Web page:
July 5th, 2019
ICE (Immigration and Customs Enforcement) and USCIS (U.S. Citizenship and Immigration Services) share the same home on Knapp Street in downtown Milwaukee. They are both part of the Department of Homeland Security. Most of the time their office is a busy place. Day in and day out, people go there to apply for a green card, or to take a citizenship test. ICE agents leave from there every day to reek havoc on local communities and tear families apart. Good things happen there, and some pretty ugly things too. The building is a microcosm of the entire U.S. immigration system. It is place where some people find the answers to their dreams, and it is also a place where nightmares begin.
The New Sanctuary Movement sponsors a protest in front of the ICE building every Thursday morning at 9:00. This particular Thursday happened to fall on the 4th of July. The protest usually consists of a number of people holding signs and walking silently back and forth in front of the ICE building. My first experience with this “Jericho Walk” was on the 4th. I don’t know this for certain, but I suspect that the name “Jericho Walk” comes from the Old Testament, when Joshua and his followers walked around the walls of the ancient city of Jericho until the walls came tumbling down. The walls of the ICE building in Milwaukee have not yet tumbled down.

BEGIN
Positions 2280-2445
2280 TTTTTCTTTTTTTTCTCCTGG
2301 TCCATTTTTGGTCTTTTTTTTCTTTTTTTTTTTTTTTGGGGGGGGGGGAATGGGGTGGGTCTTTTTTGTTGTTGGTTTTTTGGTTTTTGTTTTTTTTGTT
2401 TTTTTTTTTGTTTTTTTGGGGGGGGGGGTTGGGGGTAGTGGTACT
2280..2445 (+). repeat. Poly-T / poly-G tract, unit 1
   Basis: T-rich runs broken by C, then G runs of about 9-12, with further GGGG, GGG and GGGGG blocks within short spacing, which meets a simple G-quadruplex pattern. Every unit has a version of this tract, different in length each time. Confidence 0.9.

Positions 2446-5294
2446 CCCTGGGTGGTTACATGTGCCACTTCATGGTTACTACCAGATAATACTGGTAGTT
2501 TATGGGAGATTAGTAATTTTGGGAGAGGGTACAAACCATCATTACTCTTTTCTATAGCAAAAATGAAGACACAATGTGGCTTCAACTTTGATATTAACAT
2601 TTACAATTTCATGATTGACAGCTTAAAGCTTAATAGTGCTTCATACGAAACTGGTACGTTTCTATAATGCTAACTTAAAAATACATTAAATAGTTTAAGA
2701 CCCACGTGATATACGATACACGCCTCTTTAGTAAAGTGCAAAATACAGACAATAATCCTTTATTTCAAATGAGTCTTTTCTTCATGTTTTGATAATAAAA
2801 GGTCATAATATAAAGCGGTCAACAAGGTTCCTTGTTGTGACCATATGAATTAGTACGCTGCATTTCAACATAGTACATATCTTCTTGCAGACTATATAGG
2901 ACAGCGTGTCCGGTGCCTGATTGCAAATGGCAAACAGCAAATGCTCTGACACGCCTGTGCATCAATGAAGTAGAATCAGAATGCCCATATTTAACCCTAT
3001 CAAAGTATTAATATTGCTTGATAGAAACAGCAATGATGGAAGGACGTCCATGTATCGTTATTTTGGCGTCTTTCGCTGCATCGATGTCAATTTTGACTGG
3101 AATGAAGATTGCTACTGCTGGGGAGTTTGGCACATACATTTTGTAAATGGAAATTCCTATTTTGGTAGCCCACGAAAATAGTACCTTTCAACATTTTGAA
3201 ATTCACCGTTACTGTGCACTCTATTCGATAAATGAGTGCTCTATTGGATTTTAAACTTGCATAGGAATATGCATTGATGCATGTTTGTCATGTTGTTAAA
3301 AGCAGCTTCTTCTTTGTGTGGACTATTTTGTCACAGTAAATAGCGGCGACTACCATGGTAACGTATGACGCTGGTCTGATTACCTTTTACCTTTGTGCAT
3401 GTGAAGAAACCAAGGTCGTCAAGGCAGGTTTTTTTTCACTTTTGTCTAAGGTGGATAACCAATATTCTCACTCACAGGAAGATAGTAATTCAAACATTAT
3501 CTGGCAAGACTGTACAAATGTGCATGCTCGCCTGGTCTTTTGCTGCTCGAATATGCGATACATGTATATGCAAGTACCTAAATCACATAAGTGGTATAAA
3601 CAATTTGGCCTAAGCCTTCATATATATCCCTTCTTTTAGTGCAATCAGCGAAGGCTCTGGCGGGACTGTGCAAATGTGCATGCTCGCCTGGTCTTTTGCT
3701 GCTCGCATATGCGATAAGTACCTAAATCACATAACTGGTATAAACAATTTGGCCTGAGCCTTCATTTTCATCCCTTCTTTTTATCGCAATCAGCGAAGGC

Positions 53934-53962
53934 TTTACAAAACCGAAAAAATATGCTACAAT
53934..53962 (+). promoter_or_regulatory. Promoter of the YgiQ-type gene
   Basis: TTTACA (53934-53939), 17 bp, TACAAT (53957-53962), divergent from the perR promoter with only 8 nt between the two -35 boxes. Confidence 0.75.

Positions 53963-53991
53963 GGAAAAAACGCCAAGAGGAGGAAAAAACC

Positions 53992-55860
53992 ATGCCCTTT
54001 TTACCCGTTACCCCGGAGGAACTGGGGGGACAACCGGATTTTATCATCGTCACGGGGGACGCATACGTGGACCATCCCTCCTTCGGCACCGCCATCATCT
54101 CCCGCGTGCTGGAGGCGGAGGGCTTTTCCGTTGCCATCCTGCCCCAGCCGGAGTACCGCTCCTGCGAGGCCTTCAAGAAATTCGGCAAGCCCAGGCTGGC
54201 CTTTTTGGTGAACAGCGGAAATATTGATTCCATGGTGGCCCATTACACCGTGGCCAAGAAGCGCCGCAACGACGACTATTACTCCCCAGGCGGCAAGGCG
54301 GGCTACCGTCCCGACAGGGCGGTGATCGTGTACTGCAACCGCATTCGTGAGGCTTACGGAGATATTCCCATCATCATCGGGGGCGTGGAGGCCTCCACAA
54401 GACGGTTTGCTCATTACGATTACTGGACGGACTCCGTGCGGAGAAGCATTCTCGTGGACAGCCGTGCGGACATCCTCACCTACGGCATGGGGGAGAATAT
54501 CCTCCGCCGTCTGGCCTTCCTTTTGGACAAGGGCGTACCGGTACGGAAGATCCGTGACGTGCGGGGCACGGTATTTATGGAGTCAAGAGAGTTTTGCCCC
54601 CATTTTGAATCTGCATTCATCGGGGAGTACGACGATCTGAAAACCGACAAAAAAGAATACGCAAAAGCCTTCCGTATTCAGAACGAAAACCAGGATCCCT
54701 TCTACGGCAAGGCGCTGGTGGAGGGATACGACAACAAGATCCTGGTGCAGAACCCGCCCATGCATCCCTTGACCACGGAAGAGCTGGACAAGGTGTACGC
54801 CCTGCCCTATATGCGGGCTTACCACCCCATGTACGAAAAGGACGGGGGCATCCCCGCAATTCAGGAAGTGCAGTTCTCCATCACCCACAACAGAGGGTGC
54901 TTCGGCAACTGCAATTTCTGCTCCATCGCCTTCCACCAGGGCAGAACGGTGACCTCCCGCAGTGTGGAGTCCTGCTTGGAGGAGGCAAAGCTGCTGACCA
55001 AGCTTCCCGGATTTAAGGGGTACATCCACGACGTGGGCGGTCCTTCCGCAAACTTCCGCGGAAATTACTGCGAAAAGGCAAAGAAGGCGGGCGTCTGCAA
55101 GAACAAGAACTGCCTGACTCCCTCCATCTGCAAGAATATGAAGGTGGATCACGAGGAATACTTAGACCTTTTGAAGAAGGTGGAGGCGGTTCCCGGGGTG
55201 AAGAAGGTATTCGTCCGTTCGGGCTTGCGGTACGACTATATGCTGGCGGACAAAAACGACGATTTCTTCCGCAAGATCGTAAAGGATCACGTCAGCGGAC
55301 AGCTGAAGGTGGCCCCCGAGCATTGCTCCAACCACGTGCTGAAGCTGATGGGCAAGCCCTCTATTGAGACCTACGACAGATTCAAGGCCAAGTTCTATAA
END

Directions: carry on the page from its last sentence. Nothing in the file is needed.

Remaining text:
About twenty people gathered together on Thursday to march in front of the ICE office. Of course, since it was a federal holiday, the building was silent and empty. There was nobody inside the structure to observe our quiet protest. On the other hand, there were no people inside who were actively planning to destroy the lives of immigrants. Good thing and/or a bad thing? Who can say?
Most of the people in the group were old. I don’t why that was, but it was. There several persons from the Quaker community. A few Catholics. There was one elderly Jewish lady with a sign partially written in Hebrew. It was an eclectic group of people, whose only bond was their interest in the well-being of immigrants, legal or otherwise.
One young couple showed up just after the walk started. They had their eight-month-old boy in a stroller. Predictably, people gathered around the stroller to look at the little kid. I asked the dad what the child’s name was. He answered, “Merrick.”
We walked for about one half hour, and then we all gathered to pray in front of the building. Since it was early on a holiday, there had been very little traffic on Knapp Street, and consequently almost nobody saw us walk or pray. In a way, it all seemed pointless.
I don’t know. I believe in karma. Every act, no matter how small, has an effect. Did we have an effect? Yes. Do we know what that effect is? No. Does it matter if we know? No.
Maybe just joining together for a little while changed the people who walked. Maybe each of us felt encouraged to keep working to help immigrants. Maybe we will do something new. Maybe we will keep trying.
We will make a difference, even if it is only to Merrick.